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The PJ Tatler

by
Bridget Johnson

Bio

May 2, 2014 - 8:09 am

House Oversight and Government Reform Committee Chairman Darrell Issa (R-Calif.) just subpoenaed Secretary of State John Kerry to appear at a May 21 hearing on Benghazi.

In a three-page letter to Kerry accompanying the subpoena, Issa outlines the State Department’s evasiveness with the committee and stresses that “compliance with a subpoena for documents is not a game.”

He noted that when Kerry took over from Hillary Clinton, “the State Department had a well-deserved reputation for obstructing and delaying the congressional investigation of the Benghazi attack.”

Kerry, Issa noted, “pledged to fix it.” Issa notified Kerry a year ago that document requests and other cooperation were still being impeded at the department.

“Little has changed,” he wrote today. “The State Department continues to produce heavily redacted documents to the Committee. Even classified documents, which are already protected from public disclosure, are blacked out. Some categories of documents have been withheld entirely, and no valid privilege has been asserted.”

Issa added that new State Department documents released to the committee only after a Freedom of Information Act request appear to hold “conclusive evidence that your agency attempt to illegally withhold subpoenaed material.”

“I remind you that such contempt of Congress may constitute a criminal offense,” the chairman said. “…The Department is not allowed to delay responsive materials because it is embarrassing or implicates the roles and actions of senior officials.”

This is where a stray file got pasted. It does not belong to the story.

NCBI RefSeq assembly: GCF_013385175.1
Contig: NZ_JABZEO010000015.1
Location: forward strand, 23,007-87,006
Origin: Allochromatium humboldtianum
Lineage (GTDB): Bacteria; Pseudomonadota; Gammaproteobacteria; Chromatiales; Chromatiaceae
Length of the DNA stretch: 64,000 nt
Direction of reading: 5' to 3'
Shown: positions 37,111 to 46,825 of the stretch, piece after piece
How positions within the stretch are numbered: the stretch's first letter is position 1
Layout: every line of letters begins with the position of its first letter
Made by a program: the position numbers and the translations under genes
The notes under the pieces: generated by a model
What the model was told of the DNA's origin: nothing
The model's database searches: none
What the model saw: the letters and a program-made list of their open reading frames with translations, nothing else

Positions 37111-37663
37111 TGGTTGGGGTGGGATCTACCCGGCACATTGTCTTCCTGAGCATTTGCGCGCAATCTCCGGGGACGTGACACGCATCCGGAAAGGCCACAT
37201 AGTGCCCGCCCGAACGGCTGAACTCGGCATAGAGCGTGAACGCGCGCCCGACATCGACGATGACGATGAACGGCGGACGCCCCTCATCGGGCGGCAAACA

The State Department alerted the committee on April 17 that, per the outside FOIA request, they were releasing documents previously requested by the panel that show White House official Ben Rhodes coordinating talking points for then-Ambassador Susan Rice which encouraged an emphasis that the attack was “rooted in an Internet video, and not a failure of policy.”

“The State Department’s response to the congressional investigation of the Benghazi attack has shown a disturbing disregard for the Department’s legal obligations to Congress,” Issa wrote in the letter. “…Because your Department is failing to meet its legal obligations, I am issuing a new subpoena to compel you to appear before the Committee to answer questions about your agency’s response to the congressional investigation of the Benghazi attack.”

Bridget Johnson is a veteran journalist whose news articles and opinion columns have run in dozens of news outlets across the globe. Bridget first came to Washington to be online editor at The Hill, where she wrote The World from The Hill column on foreign policy. Previously she was an opinion writer and editorial board member at the Rocky Mountain News and nation/world news columnist at the Los Angeles Daily News. She is an NPR contributor and has contributed to USA Today, The Wall Street Journal, National Review Online, Politico and more, and has myriad television and radio credits as a commentator. Bridget is Washington Editor for PJ Media.